May 25, 2019: Miranda Schaup-Werner, 41, of Pennsylvannia, dies within hours of consuming a drink from a resort minibar across the island at Bahia Principe Hotel in La Romana.
May 25, 2019: Cynthia Day, 49, and Nathaniel Holmes, 63, of Maryland, check into the Bahia Principe Hotel, La Romana. They were found dead in their room on May 30.
June 10, 2019: Leyla Cox, 53, of Staten Island, New York, is found dead in her hotel room. Officials say she died of a heart attack, but her son says he is suspicious.
June 13, 2019: New Jersey man Joseph Allen, 55, is found dead in his hotel room at the Terra Linda hotel in Sosua. He was there to celebrate a friend’s birthday.
June 17, 2019: Vittorio Caruso, 56, of Glen Cove, NY died at the Boca Chica Resort in Santo Domingo.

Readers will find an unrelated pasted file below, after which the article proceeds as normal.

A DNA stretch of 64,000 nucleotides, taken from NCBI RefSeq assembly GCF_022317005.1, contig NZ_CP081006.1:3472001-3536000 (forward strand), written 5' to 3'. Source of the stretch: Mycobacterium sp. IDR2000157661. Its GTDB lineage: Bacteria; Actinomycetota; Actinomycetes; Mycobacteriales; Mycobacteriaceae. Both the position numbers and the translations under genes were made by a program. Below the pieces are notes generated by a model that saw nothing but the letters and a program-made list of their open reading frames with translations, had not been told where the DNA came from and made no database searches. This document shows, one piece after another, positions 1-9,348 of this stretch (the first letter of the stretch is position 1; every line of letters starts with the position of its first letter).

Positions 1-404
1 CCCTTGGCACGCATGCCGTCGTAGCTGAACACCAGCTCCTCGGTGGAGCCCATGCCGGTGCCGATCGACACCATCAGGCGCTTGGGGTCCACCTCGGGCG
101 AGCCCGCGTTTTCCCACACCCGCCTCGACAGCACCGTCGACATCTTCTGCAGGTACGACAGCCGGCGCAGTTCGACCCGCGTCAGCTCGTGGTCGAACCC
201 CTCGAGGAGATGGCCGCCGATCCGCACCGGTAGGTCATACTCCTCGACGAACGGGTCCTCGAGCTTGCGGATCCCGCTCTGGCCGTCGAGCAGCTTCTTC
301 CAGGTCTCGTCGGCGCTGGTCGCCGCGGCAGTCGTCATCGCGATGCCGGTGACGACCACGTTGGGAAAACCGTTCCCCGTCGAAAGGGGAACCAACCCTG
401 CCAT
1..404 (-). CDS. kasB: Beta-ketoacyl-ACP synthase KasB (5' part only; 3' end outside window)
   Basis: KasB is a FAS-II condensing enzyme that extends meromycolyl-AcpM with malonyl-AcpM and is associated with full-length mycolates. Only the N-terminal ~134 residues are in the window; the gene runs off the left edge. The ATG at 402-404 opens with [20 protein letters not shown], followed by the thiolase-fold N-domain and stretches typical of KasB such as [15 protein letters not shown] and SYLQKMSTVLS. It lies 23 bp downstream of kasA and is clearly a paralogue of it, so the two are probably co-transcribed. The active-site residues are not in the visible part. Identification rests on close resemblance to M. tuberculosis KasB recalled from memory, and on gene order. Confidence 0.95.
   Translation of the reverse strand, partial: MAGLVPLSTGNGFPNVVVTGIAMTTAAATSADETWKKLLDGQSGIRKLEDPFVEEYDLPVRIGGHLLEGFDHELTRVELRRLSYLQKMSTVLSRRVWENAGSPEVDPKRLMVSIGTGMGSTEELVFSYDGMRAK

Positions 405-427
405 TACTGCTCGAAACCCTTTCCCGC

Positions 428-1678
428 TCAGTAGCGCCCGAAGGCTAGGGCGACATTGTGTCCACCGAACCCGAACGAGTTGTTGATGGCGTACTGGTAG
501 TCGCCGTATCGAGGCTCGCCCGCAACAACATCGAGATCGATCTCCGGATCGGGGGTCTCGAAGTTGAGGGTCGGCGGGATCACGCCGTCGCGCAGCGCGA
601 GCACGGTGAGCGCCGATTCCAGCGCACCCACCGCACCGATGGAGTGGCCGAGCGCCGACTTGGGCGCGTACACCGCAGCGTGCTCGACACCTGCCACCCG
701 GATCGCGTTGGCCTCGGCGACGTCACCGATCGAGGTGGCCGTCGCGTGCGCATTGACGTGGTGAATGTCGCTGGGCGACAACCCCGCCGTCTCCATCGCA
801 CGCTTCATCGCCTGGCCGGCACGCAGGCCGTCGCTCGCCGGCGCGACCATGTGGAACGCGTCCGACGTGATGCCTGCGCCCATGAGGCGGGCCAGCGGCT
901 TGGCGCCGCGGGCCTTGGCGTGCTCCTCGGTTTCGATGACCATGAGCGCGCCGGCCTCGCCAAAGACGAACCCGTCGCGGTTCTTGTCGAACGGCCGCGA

June 18, 2019: Louisiana woman Susan Simoneaux, 59, died in New Orleans after being rushed to hospital with fluid on her lungs. Her death came a week after she returned from her Dominican Republic honeymoon.
‘We can confirm the death of a U.S. citizen in the Dominican Republic in March 2019,’ a state department spokesperson told ABC News over the weekend.
‘We offer our sincerest condolences to the family for their loss. Out of respect for the family during this difficult time, we do not have additional information to provide.’
Last month the family of Donette Edge Cannon, 38, from Queens revealed that she died four days after arriving at the Sunscape Bávaro Beach Punta Cana on May 14.
Dominican authorities ruled that her cause of death was kidney failure.
‘Their conclusion was renal failure, but it never addressed what initially got her sick in the first place,’ her sister, Candace Edge Johnson, said after her death.
The shocked family hadn’t initially questioned the resort when Cannon got sick.
‘We were so traumatized that we didn’t think about these things,’ Johnson said. ‘I would’ve pursued the resort more about whether there was food poisoning, and the decisions made about hospitals with dialysis, and just their [lack of] urgency to alert people [for help].’